Monday, May 29, 2017

When you wake up on Monday morning getting advice from The Palm Beach Post, that’s a sign. You know things are bad.

The latest from the Post is another round of layoffs and they raised the price for paper delivery too.

So when they come out with advice for our Mayor Pam Triolo, in a commentary that wasn’t labelled a “Commentary”, you know things are not looking good for our City’s leadership right now. This is real bad, folks.

It’s starting to feel like 2012 again when everyone in Palm Beach County felt so sorry for us. Remember “Good Ole Lake Worth”?

Anyhow, an idea for a future “Commentary” in the Post:

Still unexplained: Why did the Post shut down their Tallahassee Bureau?

The Palm Beach Post has still to explain this to their paying subscribers and digital readership: Why did they shut down their Tallahassee bureau and let go of reporters John Kennedy and David Rogers?

And should they take another look at whether or not they made a “colossal mistake” when they shut down their printing presses and sent all those jobs to Broward County? But a tiny Hoffman’s Chocolate location in Downtown Lake Worth closed. . . remember when that was THE big news?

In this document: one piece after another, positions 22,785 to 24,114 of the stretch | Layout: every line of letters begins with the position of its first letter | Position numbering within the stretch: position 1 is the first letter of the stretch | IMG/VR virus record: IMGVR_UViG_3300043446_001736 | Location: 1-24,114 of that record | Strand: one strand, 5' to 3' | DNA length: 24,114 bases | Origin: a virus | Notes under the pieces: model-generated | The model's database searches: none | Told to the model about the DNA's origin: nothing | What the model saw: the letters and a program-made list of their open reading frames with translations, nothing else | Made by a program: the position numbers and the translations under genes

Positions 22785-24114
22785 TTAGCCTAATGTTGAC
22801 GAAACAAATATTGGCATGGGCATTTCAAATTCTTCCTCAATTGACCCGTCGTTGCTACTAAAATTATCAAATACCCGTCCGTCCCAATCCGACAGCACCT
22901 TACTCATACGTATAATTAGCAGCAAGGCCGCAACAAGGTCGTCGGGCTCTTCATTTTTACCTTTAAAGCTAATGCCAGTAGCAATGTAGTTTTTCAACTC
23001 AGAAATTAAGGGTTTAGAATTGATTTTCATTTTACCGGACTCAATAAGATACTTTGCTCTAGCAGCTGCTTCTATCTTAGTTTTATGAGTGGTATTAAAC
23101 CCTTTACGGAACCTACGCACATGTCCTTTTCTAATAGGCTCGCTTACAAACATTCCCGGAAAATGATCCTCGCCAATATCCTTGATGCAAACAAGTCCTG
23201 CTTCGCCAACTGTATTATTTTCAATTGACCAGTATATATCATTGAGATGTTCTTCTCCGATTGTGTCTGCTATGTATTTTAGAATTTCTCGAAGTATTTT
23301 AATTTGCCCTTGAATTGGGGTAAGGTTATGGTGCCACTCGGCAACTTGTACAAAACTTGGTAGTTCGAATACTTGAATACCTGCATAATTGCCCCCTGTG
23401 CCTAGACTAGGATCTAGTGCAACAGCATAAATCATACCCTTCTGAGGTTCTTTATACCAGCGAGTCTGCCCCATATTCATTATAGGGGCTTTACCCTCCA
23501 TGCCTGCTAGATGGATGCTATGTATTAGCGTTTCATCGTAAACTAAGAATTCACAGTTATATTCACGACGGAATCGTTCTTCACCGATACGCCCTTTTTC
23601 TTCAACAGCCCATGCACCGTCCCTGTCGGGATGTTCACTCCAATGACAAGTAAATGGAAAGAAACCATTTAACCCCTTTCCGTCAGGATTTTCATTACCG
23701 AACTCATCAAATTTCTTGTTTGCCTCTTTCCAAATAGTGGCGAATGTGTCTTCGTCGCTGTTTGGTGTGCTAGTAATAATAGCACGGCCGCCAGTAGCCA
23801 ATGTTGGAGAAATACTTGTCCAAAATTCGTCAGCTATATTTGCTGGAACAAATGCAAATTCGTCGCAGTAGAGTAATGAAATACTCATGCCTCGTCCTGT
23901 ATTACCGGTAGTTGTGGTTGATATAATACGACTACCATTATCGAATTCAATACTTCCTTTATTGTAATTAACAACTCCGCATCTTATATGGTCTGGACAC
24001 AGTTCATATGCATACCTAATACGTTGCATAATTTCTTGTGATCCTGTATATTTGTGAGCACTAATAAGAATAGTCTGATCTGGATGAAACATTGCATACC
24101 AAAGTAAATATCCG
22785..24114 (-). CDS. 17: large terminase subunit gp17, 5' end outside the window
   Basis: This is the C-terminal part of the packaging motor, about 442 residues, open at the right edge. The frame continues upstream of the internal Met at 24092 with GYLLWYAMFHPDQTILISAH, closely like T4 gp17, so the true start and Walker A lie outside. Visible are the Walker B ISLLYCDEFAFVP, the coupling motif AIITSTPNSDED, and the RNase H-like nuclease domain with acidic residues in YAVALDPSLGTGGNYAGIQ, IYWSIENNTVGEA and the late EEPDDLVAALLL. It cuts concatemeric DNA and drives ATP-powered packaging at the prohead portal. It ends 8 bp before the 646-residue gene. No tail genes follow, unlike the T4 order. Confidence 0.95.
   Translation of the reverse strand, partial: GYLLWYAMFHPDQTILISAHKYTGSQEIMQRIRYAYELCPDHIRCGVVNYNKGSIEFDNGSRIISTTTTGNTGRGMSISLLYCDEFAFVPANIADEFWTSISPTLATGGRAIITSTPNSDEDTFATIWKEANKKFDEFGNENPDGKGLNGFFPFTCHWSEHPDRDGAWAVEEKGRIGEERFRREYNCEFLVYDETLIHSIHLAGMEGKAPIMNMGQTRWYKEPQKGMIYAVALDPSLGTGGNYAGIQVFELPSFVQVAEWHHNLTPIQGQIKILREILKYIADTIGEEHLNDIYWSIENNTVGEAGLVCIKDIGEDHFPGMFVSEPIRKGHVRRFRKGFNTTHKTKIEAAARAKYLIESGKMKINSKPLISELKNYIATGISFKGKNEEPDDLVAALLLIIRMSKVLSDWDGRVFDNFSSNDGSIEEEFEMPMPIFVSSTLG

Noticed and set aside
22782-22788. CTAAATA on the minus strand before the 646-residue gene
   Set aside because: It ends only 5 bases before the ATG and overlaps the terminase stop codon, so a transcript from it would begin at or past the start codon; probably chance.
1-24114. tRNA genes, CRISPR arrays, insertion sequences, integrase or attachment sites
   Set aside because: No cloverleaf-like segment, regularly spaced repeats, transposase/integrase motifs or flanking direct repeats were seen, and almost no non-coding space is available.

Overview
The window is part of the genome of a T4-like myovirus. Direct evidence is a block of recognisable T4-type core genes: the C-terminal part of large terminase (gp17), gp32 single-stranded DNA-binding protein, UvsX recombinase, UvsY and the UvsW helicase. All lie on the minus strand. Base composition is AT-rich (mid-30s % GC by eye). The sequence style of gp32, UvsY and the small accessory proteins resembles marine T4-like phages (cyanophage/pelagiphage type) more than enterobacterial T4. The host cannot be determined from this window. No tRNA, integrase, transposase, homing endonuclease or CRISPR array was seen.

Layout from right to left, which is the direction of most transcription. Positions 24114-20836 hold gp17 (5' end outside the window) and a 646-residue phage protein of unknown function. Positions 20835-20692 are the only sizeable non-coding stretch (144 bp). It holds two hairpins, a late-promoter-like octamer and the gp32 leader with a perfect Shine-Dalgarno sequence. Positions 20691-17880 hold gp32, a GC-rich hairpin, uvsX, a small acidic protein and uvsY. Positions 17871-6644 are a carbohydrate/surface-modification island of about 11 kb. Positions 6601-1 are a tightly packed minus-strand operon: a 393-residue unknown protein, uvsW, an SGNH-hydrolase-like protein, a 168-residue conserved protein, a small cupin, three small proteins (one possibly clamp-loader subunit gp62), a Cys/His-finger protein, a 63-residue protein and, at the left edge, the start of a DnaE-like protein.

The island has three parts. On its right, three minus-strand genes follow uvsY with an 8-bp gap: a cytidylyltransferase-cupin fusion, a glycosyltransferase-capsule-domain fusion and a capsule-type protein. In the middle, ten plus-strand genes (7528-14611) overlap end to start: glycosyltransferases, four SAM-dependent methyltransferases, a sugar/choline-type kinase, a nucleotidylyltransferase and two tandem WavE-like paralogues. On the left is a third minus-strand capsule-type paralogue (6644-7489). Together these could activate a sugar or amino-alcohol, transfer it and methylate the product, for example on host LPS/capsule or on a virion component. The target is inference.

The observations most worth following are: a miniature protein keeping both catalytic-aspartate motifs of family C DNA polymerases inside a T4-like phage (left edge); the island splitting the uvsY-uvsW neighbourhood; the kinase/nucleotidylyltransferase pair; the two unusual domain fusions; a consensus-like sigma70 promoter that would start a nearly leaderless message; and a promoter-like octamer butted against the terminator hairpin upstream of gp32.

Here is more from the Poynter Institute (“A global leader in journalism”), an article titled, “Newspapers are still widely read, but business outlook remains gloomy”; an excerpt:

The end of the year [2016] has been rife with news of layoffs and buyouts, with companies including Dow Jones, The New York Times and Gannett announcing cuts near the end of 2016.
     Just a few individual newspapers — most of them national and international brands like The New York Times, The Wall Street Journal and The Washington Post — have been able to successfully leverage that expanded reach into viable digital subscription businesses. [emphasis added]
     But with print revenue dwindling and Silicon Valley giants like Google and Facebook gobbling up the digital advertising, regional and local titles will need to shore up alternative revenue streams to keep their businesses sustainable — and their reach intact.

Now back to the question: When will the Post explain to their readership why reporters John Kennedy and David Rogers were let go? Isn’t that news their paying subscribers want and deserve to know?